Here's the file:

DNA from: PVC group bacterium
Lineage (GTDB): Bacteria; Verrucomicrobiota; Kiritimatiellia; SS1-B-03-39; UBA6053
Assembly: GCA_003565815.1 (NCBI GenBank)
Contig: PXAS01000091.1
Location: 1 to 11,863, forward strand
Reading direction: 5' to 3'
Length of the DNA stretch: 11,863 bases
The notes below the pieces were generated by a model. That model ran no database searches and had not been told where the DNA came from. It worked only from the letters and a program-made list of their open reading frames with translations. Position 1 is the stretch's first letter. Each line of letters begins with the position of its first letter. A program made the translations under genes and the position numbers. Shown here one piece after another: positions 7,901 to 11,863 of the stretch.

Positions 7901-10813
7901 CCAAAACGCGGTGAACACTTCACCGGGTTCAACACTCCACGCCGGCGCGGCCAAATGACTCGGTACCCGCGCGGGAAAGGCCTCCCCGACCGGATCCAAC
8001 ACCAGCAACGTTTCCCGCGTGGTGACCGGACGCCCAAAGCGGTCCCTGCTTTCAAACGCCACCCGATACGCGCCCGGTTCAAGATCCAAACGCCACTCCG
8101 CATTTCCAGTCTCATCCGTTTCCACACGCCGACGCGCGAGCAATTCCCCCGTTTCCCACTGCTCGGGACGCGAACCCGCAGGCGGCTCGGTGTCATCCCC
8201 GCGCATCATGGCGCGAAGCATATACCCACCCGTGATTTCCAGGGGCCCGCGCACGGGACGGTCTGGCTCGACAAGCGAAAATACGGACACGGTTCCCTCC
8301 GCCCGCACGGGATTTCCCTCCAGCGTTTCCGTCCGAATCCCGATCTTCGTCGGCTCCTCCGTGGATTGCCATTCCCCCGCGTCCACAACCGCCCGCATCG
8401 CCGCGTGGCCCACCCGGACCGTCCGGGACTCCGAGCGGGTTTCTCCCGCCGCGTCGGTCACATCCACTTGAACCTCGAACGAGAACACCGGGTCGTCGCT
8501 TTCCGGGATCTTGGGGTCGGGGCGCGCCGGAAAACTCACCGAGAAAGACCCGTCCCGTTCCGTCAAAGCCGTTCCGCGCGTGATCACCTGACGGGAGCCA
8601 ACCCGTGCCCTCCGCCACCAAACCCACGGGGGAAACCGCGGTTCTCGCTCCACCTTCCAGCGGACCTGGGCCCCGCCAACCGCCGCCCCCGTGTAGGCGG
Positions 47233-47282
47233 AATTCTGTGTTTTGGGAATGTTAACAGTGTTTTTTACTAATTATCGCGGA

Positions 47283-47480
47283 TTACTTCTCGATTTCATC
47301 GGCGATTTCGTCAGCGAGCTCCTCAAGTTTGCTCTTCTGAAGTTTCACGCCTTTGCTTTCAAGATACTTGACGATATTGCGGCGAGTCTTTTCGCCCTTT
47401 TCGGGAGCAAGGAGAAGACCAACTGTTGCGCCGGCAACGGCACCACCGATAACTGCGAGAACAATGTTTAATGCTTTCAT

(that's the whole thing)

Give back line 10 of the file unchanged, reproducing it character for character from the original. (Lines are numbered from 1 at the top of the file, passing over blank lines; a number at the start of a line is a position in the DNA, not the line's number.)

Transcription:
7901 CCAAAACGCGGTGAACACTTCACCGGGTTCAACACTCCACGCCGGCGCGGCCAAATGACTCGGTACCCGCGCGGGAAAGGCCTCCCCGACCGGATCCAAC